A Few Snippets From “Secrets of Analytical Leaders”

From the book Secrets of Analytical Leaders

Analytics have evolved a lot over the last 25 years.


On the business need for Analytics

A chief responsibility for any CEO in today’s business world is to build and to continually evolve the most effective strategy for mining and then leveraging the data that can make a difference within an organization.

Using information to make smarter decisions, develop better products and improve Business IQ

Through analytics, companies have the ability to use information to make smarter decisions, to develop better products, to improve overall customer satisfaction and to increase profitability. Analytics can become a sustainable resource that provides a competitive advantage because it helps improve business IQ.

Seeing connections and and imagining new ways to solve old problems…

people who live at the confluence of disparate approaches and opinions have a broader perspective. They see connections and possibilities that others miss. They speak multiple languages and gracefully move between different groups and norms. They continuously translate, synthesize, and unify. As a result, they imagine new ways to solve old problems, and they reinvent old ways to tackle new challenges. They are powerful change agents and value creators.

About Analytical Leaders – The Purple People…

They are not “blue” in the business or “red” in technology, but a blend of the two, hence purple. Purple people are true analytical leaders, and they are the central focus of this book.

The book is about Analytical Leaders and how they leverage information.


Terms like Big Data, Data Science, Data Engineering appear everywhere. Some people think it is the next frontier and others think it is all hype.

My company builds tools for discovering, tracking, gathering information. We were thinking of providing the next layer of tools (InfoAnalyzers) to make sense of all that information.

Before jumping in, I wanted to get some sense of the underlying need for analyzing data. Like you, I have some intuitive understanding but wanted to get a better sense of what the leaders in this space think. It is a constant quest and an exciting journey.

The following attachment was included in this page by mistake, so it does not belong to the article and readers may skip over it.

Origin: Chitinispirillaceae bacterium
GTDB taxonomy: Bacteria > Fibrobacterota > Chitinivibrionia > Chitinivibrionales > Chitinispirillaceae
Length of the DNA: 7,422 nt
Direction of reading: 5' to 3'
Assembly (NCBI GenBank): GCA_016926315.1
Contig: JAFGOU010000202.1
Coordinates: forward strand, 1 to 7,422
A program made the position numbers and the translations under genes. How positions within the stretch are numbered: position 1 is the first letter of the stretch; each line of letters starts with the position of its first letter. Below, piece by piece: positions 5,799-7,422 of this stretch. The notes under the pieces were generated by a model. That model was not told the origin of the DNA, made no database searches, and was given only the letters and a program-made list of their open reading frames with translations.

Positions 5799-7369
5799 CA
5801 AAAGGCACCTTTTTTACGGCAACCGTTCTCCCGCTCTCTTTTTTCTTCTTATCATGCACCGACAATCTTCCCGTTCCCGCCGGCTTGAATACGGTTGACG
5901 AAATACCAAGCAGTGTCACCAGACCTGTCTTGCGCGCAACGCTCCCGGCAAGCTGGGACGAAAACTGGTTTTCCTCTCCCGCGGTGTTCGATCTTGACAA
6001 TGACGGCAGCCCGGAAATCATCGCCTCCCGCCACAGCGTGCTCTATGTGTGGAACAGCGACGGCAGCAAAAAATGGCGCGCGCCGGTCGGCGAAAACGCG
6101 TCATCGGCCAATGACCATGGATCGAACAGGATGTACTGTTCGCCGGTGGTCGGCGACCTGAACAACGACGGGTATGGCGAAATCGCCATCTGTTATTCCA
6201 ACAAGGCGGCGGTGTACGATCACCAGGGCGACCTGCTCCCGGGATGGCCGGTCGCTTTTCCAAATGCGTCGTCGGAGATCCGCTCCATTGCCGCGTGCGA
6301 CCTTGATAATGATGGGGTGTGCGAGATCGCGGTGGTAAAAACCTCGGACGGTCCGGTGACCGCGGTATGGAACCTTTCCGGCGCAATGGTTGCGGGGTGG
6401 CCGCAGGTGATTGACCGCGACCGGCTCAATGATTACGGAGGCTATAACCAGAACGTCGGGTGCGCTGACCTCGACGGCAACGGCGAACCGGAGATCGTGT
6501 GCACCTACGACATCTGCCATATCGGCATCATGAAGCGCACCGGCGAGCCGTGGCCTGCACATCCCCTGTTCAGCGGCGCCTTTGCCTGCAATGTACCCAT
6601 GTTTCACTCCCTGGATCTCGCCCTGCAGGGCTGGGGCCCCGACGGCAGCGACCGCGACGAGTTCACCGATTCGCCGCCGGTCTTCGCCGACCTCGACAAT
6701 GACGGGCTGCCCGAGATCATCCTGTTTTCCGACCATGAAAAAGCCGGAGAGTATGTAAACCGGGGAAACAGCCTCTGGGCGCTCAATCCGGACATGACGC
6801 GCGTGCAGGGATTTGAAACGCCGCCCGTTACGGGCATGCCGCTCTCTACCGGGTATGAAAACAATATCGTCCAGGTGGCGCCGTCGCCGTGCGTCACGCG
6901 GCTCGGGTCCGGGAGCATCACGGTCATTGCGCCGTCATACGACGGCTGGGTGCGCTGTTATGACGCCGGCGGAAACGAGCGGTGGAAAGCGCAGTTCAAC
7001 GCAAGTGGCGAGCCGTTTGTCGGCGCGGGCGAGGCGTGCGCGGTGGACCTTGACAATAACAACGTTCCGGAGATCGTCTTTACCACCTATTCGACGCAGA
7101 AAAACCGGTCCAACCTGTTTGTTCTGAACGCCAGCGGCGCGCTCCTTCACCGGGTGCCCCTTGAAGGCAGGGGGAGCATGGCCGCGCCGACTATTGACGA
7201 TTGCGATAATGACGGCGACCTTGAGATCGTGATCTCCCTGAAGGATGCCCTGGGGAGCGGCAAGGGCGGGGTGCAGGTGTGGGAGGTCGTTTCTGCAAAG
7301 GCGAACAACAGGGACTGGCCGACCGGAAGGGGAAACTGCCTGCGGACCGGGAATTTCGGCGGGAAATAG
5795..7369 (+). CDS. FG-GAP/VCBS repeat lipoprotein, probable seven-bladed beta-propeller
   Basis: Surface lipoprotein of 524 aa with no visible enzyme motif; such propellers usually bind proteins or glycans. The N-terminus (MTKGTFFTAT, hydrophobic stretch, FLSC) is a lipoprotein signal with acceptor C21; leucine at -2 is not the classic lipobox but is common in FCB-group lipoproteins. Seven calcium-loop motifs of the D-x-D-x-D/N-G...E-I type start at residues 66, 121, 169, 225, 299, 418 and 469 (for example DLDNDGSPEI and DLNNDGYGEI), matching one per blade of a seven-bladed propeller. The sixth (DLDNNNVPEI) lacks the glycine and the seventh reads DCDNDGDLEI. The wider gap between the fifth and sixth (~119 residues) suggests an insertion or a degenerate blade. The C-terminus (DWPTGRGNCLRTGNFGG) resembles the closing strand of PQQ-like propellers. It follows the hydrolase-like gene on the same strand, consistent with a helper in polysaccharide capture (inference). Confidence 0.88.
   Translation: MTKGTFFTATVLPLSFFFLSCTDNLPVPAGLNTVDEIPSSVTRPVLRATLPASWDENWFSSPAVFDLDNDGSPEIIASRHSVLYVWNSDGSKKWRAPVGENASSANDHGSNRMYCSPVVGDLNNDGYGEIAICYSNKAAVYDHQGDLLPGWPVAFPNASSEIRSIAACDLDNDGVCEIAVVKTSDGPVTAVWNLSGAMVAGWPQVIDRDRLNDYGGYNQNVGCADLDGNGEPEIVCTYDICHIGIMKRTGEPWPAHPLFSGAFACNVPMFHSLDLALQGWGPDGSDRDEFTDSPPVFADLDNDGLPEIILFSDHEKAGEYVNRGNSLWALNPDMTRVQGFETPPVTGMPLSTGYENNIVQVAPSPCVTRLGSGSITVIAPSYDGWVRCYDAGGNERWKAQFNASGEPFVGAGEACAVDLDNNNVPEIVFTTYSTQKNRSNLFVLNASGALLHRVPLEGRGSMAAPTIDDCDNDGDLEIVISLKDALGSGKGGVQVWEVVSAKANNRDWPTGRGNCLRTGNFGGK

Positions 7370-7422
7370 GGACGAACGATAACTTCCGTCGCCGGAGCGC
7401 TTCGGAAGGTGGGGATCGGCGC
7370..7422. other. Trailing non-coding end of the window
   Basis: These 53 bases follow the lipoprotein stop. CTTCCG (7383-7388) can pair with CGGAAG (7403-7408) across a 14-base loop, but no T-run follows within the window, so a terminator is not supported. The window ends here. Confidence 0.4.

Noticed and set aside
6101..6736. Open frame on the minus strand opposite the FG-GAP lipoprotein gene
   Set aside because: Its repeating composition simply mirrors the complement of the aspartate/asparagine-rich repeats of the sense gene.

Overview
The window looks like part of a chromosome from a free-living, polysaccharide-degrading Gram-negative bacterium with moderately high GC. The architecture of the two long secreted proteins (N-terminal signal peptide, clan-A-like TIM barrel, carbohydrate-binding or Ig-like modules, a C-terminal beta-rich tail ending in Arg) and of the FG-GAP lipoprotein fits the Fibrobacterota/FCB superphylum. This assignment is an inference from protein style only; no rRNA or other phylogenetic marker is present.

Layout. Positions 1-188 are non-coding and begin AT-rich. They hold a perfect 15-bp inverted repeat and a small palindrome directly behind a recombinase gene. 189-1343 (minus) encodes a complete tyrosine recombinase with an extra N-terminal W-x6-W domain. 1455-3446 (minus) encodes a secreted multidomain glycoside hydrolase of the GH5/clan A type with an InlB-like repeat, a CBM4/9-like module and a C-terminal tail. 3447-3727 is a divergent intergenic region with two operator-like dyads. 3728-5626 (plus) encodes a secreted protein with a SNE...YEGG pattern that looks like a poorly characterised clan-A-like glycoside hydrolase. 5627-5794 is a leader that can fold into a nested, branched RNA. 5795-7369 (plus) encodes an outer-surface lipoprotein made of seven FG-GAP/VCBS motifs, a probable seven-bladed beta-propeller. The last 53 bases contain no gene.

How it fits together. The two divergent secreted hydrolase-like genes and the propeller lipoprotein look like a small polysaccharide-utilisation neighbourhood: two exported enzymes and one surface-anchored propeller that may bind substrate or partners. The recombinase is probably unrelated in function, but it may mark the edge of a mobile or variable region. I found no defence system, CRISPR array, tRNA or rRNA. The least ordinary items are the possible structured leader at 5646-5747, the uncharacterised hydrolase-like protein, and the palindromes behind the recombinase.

I accidentally came upon a page titled “A for Analytics” when I was searching for another book. The evolution graph was so fascinating that I paused my search and started reading. Fortunately, I have O’Reilly Safari subscription so jumping into this book took only a couple of clicks.

These snippets from the early portions of the book are just a sample. Hopefully I will have a lot to talk about after reading the book. If you want to get an over view this presentation by  Wayne Eckerson: Secrets of Analytical Leaders is a good starting point.

Daily Links May 20, 2011kill

Source: Check page alerts, InfoMinder, Infostreams and Twitter Stream

Top 75 College Education Tweets and Twitter Accounts  via @onlinecourse
Unemployed, educated, and indebted, more Millennials seeking work beyond U.S via @onlinecourse

Hacker Monthly  Hacker Monthly – checkout the special issue on startup stories. I found this via YC News and a @checkpage alert.

Growing need for data heads  US will need 140,000 to 190,000 more people with “deep analytical” and data analysis skills. A bigger more surprising number is  the  need for 1.5 million more data-literate managers.  Now let me go and Google ‘data literate managers’. From indeed.com:

Data Literate Managers jobs nationwide (about 1,704 jobs).
Data Literate jobs nationwide (about 4,827 jobs).

Quite a skill gap.  Go and do a job search on LinkedIn for Data Scientists. The last time I looked there were about 16. They may hire more, now that they had a good IPO.

WeekendHacker A boutique network of developers & designers. Find help for your (very) small projects. I did not find much on the site when I registered. I got an email confirmation asking me to email projects to a given address. But the concept of a market for small apps is interesting.

Life Long Learning for Keeping Engineers at the Fore

From “Two Score and More: A Lifetime of Learning for Keeping Engineers at the Fore”

I suggest the Lifelong Learning Imperative truly is a grand challenge.

Here’s why: The scope is not only ambitious, it is bold. It encompasses engineers at all ages; it embraces engineering at all stages.

It’s also a good time to consider the difference between “being an engineer” and “becoming an engineer” – and the ways that lifelong learning can make a difference in the lives of individual engineers, in the innovative and competitive capacity of our economy, and in the vibrancy of the profession of engineering.


My journey began when I heard a podcast on how Science is drowning in data on Real Science and how Scientists are turning to Cloud Computing to solve some of the problems. This took me to the research funded by NSF (about 5 million dollars to 14 Universities) on a wide variety of problems from Data Analytics to Visualization.

If you want to take a little peek into the future and some of the problems concerning nations, it is good to track organizations like NSF. What do they fund? Why do they fund it? What were the results? What happened to the technology built, lessons learned? Is there an opportunity to use these as a base for a business? Or simply as research data?